Bankruptcy of Chapter 13 is the protection of consumers from the collection of debt. Unlike Chapter 7 Bankruptcy, where assets are sold to recover losses on debts, Chapter 13 bankruptcy restructures debts and presents a strategy of repayment of all debts – including an outstanding FHA one-time close program. It is possible to get a mortgage loan while in Chapter 13 bankruptcy, but usually only a refinance, not a mortgage purchase.
Many lenders offer hardship programs for their mortgage clients. These programs are usually short-term (six months) which allow the borrower takes (like those in bankruptcy) to get back on their feet. Hardship programs are proprietary, and it is at the discretion of the lender how each program is administered. In some cases, a mortgage rate has fallen to zero percent, which significantly reduces the mortgage payment. Hardship loans are not guaranteed and most consumers must fully document the reasons and the need for relief.
Banks and credit unions, which normally meet customers with excellent credit, will most likely not refinance any consumer currently in a Chapter 13 repayment plan. However, finance companies, like Wells Fargo Financial and CitiFinancial, sometimes offer these programs. Borrowers seeking refinancing while in Chapter 13 must submit a solid repayment record on Chapter 13’s plan, good assets, and a solid stream of income. It is important to consider the costs of high risk refinancing. The fees and interest associated with these loans are often well above the national average.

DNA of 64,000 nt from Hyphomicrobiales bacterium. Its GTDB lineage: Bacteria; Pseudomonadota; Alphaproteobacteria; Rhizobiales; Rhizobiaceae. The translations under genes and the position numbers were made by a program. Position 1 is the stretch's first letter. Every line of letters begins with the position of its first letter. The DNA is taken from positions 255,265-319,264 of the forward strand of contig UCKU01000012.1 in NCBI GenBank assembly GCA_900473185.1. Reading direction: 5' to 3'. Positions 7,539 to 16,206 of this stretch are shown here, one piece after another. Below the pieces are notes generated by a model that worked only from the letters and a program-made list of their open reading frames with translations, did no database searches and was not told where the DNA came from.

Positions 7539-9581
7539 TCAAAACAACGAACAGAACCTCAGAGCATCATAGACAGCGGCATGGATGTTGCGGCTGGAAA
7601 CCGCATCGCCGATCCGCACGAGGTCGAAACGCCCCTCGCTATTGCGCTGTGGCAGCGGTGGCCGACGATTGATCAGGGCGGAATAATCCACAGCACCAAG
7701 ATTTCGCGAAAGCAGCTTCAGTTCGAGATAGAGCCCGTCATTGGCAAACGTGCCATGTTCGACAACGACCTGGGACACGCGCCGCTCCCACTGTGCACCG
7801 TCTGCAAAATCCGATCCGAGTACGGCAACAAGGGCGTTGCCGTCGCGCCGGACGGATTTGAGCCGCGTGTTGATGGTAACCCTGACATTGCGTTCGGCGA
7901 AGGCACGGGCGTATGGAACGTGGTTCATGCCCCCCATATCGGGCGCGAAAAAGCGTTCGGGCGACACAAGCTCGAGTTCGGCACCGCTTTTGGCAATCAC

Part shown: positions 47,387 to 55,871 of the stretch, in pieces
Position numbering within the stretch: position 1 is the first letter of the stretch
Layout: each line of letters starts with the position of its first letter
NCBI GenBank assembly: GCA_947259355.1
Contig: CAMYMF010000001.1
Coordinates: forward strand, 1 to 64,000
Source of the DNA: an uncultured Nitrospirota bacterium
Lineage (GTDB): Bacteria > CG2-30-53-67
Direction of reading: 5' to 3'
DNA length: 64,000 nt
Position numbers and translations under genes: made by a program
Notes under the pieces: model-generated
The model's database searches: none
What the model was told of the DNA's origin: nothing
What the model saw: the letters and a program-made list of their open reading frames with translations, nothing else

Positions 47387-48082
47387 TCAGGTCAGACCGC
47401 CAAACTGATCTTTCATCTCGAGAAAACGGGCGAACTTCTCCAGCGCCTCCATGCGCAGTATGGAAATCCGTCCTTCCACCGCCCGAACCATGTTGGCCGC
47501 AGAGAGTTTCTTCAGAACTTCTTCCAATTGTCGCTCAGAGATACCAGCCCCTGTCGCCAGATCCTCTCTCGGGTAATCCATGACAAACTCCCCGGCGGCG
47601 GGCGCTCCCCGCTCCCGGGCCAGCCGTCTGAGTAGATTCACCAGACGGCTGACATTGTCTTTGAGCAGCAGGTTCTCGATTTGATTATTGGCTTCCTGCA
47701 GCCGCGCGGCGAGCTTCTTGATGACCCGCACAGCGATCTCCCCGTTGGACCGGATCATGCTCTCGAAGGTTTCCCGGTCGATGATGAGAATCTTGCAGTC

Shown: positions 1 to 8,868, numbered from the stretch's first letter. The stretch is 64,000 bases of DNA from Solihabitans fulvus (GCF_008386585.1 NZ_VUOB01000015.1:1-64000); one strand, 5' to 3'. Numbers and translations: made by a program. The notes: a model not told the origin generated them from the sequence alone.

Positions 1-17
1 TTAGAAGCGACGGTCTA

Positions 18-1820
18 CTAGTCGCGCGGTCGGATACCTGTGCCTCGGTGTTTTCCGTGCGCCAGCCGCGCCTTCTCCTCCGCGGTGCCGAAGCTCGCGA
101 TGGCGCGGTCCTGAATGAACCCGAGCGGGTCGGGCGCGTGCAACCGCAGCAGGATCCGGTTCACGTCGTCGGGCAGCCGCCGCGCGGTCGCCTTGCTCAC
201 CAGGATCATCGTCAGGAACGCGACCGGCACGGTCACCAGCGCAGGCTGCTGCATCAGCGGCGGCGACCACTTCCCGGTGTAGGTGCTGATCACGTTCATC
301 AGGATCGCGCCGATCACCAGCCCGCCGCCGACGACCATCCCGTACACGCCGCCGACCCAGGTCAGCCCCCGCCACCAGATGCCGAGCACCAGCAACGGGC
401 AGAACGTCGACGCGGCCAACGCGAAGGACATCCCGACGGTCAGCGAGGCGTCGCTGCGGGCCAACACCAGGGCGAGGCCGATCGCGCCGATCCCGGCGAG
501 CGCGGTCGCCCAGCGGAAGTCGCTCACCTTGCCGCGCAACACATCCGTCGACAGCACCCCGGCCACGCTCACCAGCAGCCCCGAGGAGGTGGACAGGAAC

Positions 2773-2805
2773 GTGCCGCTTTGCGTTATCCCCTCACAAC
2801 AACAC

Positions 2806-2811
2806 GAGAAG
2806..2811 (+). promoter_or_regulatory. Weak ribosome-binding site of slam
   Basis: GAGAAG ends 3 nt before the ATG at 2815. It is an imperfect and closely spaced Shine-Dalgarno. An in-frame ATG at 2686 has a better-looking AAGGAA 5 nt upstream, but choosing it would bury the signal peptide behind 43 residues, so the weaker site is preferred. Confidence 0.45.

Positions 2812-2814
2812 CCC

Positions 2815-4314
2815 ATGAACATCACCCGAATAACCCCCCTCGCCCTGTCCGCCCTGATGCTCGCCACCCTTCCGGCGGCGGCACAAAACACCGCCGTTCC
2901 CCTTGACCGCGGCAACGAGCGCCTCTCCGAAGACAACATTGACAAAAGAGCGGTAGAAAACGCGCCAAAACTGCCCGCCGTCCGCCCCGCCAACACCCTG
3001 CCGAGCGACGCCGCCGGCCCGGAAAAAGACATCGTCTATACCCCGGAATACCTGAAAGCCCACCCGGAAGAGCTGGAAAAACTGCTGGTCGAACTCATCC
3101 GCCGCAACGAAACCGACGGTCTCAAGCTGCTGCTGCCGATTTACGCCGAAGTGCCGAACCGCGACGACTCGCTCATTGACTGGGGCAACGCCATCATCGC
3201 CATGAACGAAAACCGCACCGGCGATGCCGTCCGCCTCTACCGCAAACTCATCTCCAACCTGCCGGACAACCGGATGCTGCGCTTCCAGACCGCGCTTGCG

FHA one-time close program
The FHA, or Federal Housing Administration, is the federal government’s lending service. Approved FHA one-time close program lenders are sometimes empowered to finance consumers currently in Chapter 13 bankruptcy. In these cases, most consumers are required to submit at least 12 months of on-time payments on their court-ordered repayment plan. FHA refinance in Chapter 13 are rare, however. The federal government insures each FHA one-time close program (which means the lender is paid back for all the default values), so the government will want to make sure any loan is solid before granting an authorization.
Credit Requirements for a Mortgage
When buying a mortgage, the borrower must meet several basic criteria, including income, employment, assets and credit score requirements. Each type of loan varies as to what the specific requirements are for each variable, however, some basic requirements are true throughout the mortgage industry in terms of credit score and credit report of the borrower.
For most government mortgages, such as FHA, VA and USDA mortgages, a borrower must have a minimum credit rating of 580 in order to qualify for debt. Most conventional mortgages, however, require a borrower to have a minimum score of 620. It should be noted that if a borrower requires PMI (private mortgage insurance) for his debt, because of the fairness in the Owned less than 20 percent, he must have a credit score of 720 to qualify for a conventional mortgage.
A lender also looks at a borrower’s credit report to determine his willingness and ability to repay new mortgage debt, regardless of the borrower’s credit rating. Any negative items, such as bankruptcies, liens, judgments or collections may be required to be paid in full prior to the acquisition of the new mortgage debt. In addition, for every 30 days late payment on the past mortgage of a borrower, the borrower will have to wait a full year from the last 30 days late payment to secure a new mortgage debt.
The rate of interest of a borrower is determined by the program chosen, the net worth of the property and its credit score. The higher the credit score, the higher the interest rate, and vice versa. It is in the best interest of the borrower to try to increase his credit rating before obtaining a new mortgage debt in order to qualify for the best interest rate.